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Shane Doan Stares Down the Sunset

Shane Doan's career is winding down. His style of play is becoming harder and harder to find. But his legacy in Phoenix is still just beginning.
Matt Kartozian-USA TODAY Sports

Shane Doan is a cowboy.

That, according to the people who know him, is one reason the star forward of the Coyotes has stayed in Arizona for two decades—even as the Coyotes have struggled, even as the team's continued existence in the desert has been uncertain, even as bigger market options loomed.

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Steve Reinprecht, Doan's teammate for three and a half seasons in Arizona, remembers a team Halloween party where Doan arrived on his horse wearing a cowboy hat and chaps. "I don't even think it was a costume," says Reinprecht. "I think that was just him."


"He could live his lifestyle," says Andy Murray, former Head Coach of the Los Angeles Kings and St. Louis Blues and Doan's coach for Team Canada at the 2003 and 2007 World Hockey Championships. "I don't know if that prolongs a career."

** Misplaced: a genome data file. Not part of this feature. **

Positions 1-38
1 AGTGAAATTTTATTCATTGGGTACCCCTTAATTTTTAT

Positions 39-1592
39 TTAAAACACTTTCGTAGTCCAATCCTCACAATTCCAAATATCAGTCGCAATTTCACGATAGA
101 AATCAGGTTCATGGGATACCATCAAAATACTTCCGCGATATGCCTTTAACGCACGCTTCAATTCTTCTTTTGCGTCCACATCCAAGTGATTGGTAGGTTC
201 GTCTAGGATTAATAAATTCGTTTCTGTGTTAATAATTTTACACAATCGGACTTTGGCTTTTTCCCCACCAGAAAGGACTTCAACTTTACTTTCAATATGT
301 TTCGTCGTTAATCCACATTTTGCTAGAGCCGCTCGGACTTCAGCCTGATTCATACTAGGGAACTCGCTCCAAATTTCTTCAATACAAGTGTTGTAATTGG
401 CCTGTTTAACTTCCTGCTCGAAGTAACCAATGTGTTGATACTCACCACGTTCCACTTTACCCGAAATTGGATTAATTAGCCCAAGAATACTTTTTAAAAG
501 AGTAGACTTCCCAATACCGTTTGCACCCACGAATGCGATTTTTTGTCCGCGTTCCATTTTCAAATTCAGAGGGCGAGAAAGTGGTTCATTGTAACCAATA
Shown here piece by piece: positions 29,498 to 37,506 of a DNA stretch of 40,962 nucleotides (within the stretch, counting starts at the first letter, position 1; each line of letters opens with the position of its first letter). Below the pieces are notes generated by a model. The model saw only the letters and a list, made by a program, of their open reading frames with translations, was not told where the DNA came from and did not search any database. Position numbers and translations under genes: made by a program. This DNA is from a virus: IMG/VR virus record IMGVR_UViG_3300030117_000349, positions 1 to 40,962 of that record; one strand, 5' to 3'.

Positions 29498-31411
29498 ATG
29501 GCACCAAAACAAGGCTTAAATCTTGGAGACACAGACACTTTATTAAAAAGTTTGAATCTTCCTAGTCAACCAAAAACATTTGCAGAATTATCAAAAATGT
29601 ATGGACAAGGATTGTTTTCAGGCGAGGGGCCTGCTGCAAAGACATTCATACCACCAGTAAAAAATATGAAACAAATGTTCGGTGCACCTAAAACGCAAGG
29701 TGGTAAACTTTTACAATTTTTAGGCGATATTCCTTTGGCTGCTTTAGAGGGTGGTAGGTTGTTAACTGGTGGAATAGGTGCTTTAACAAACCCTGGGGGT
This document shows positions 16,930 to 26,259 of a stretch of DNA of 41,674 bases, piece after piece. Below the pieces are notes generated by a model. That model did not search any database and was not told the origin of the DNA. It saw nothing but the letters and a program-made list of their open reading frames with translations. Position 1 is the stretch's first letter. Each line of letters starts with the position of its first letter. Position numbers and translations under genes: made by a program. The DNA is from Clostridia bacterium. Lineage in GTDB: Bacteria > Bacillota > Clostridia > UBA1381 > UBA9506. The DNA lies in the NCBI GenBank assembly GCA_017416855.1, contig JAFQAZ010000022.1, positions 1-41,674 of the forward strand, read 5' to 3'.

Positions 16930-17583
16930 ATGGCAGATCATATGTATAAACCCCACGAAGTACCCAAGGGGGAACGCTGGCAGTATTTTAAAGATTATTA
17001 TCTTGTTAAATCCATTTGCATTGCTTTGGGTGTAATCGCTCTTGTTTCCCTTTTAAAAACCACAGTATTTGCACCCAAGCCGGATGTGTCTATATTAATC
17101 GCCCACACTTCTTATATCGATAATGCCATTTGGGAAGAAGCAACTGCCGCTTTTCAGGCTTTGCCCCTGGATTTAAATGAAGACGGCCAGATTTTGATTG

But Doan's lifestyle has allowed him to live and play the game his way: long and strong. His game is not terribly progressive: he is the bruiser players hate to see on the opposing team but love to have on their team. His face will likely forever be associated with the Coyotes. Through the good times and (mostly) bad times, Doan has been there.

Hundreds of other players have spent time with the franchise and many have left for greener pastures. Not only are the Coyotes one of the league's lowest-ranked teams in terms of attendance (which seems to put the franchise's future in the city in doubt every year) they've made it past the first round of the NHL playoffs only once in Doan's career.

He has been with the Coyotes since they arrived from Winnipeg before the 1996-97 season, his second in the NHL. But now, in his 20th season, the 39-year-old Doan's career seems like it might be fizzling out. He was placed on Injured Reserve on Sunday, and has missed eight games now with a lower body injury. (Doan has only ever missed more than 10 games in a season due to injury once.) And a young crop of players have risen up in Phoenix to produce the kind of offense Doan is no longer capable of producing. He's also in the final year of a four-year, $21.2 million contract.


This may not be the end for Shane Doan, but it is certainly worth wondering if the end is near for the traditional archetype he represents: gritty guys who play with a bit of sandpaper in their game, who bring intangibles in the dressing room and on the ice, and once seemed as fundamental to a team as snipers and workhorse goaltenders.